Deconstructing

Deconstructing: The National, Majical Cloudz, And Artistic Pluralism

By Chris DeVille / May 14, 2013 - 2:24 pm

Everything feels heavier at night. Alone at home after dark, whatever solipsistic sentiment was developing by day takes on titanic proportions. All sense of perspective vanishes along with the sunlight. Melodrama is heightened. Longing feels more desperate, mistakes more extreme. Deep, dark brooding can take over in a way that usually doesn’t happen at noo… More »


Deconstructing: Jason Molina, Uninsured Musicians, And The Importance Of Health Care

By Max Blau / April 22, 2013 - 12:55 pm

On March 16, Songs: Ohia and Magnolia Electric Co.’s Jason Molina died of natural causes in his Indianapolis home. The 39-year-old songwriter’s organs gave out after a longstanding battle with alcoholism. His body crumbled under the physical and emotional toil that he faced in his treacherous road back to sobriety. More »


Deconstructing: Phoenix And The Festival Headliner Economy

By Chris DeVille / April 11, 2013 - 1:19 pm

As miracles go, the last two Phoenix records were somewhere between water-into-wine and raising a man from the dead, all ecstasy and wonder and effortless grace. The singles got all the ink, as singles do, but every track was effervescent. It was the kind of music that seems to materialize out of thin air but… More »


Deconstructing: 10 Years Of The White Stripes Elephant And Exploding Hearts Guitar Romantic

By Chris DeVille / April 1, 2013 - 1:47 pm

The bar scene at Ohio University, where I was finishing up my freshman year this time 10 years ago, is a heavy-handed metaphor. Along the main drag, Court Street, are a few dozen establishments wherein coeds in search of bed buddies show off the binge drinking skills they honed in the dorms. For lack of… More »


Deconstructing: Frightened Rabbit, Macklemore, And The Perils Of Earnestness

By Chris DeVille / March 14, 2013 - 12:55 pm

A few months ago, I wrote about the increasing influence of Mumford & Sons and how that band’s brand of bleeding-heart folk-rock represents the convergence of certain indie trends (howling Avett Brothers roots rock, bookish Decemberists folk-prog, humongous Arcade Fire stadium anthems, woodsy Fleet Foxes classic rock worship) with a long tradition of jammy and/or… More »


Deconstructing: SXSW Through The Eyes Of An Austinite

By Brad Shoup / March 12, 2013 - 12:48 pm

So you’re in a band. Let’s say there’s three of you: gives you a good fullness-of-sound to van-space ratio. Who else has to be in your camp? A producer, yeah. An engineer, totally. Roadies … one day. Someone’s got to take pictures and design the album, but that’s why you have a boyfriend with a… More »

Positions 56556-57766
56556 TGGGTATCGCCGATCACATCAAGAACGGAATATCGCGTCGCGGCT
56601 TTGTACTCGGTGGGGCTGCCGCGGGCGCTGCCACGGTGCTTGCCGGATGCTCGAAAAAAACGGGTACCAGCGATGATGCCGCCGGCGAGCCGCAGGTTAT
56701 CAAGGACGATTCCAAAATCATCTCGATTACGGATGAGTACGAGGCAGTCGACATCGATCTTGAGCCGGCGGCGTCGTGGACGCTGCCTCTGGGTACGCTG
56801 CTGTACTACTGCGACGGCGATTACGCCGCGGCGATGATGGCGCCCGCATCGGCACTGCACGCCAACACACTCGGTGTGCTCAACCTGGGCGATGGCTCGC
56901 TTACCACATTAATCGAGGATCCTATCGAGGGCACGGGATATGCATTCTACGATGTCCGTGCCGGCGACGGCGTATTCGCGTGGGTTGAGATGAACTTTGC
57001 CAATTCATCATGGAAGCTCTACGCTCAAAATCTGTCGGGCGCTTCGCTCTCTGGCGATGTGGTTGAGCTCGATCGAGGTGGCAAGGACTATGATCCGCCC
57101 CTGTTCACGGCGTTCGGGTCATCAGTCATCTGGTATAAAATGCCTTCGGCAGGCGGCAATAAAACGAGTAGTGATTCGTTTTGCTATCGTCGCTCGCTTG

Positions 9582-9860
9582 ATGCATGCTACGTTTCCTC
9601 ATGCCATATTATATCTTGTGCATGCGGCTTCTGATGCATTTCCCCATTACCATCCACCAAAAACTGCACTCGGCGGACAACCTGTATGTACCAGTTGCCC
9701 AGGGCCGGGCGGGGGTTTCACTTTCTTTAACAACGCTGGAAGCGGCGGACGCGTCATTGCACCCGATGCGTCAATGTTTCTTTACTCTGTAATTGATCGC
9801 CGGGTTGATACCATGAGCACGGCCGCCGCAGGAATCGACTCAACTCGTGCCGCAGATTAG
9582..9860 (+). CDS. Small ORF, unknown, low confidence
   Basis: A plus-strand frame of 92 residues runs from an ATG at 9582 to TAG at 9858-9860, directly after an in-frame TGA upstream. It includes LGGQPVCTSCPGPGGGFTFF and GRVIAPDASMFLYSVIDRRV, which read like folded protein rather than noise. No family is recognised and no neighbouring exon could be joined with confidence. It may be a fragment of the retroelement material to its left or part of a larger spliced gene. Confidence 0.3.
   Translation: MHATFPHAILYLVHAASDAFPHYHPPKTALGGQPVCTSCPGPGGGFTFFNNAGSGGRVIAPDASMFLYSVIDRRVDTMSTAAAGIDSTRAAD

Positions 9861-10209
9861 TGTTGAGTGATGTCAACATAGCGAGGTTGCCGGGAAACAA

Deconstructing: The Return Of The Postal Service And Why 2013 Should Be The New 2003

By David Holmes / March 1, 2013 - 10:52 am

In 2003, indie rock was undergoing an identity crisis. The “garage rock” bands had already peaked. “Dance-punk” was barely getting started. 2003 was perhaps the only year since the dawn of the internet without a real buzzword genre (unless you count crunk), and that lack of a scene made it arguably the best year of… More »


Deconstructing: 20 Years Of Thom Yorke

By Chris DeVille / February 26, 2013 - 1:40 pm

The most memorable moment of my junior year Homecoming night wasn’t the dinner (who knows where), the dance (in my high school gymnasium, I think?) or the date (though I hope she’s doing well these days). It came after all that, when I got home, sprawled out on the living room floor, rewound the VCR… More »


Deconstructing: Chris Brown, Surfer Blood, And Villainizing Entertainers

By Chris DeVille / February 13, 2013 - 2:53 pm

Chris Brown stayed busy these last few weeks adding to his long rap sheet of objectionable behavior. The troubled pop star launched his latest notoriety campaign the night of Sunday, Jan. 27, when he brawled with Frank Ocean over a parking space outside a Los Angeles recording studio. It is unclear who instigated the scuffle,… More »


Deconstructing: The 2013 Grammys

By Chris DeVille / February 11, 2013 - 4:52 pm

When the Grammy nominations came out back in December, they looked significantly younger and hipper than usual. This legendarily conservative institution, the one that recognized late-period Steely Dan studio farts at the expense of Stankonia, Kid A, and The Marshall Mathers LP, had turned in something like a relevant list of contenders. Sure, hip-hop wasMore »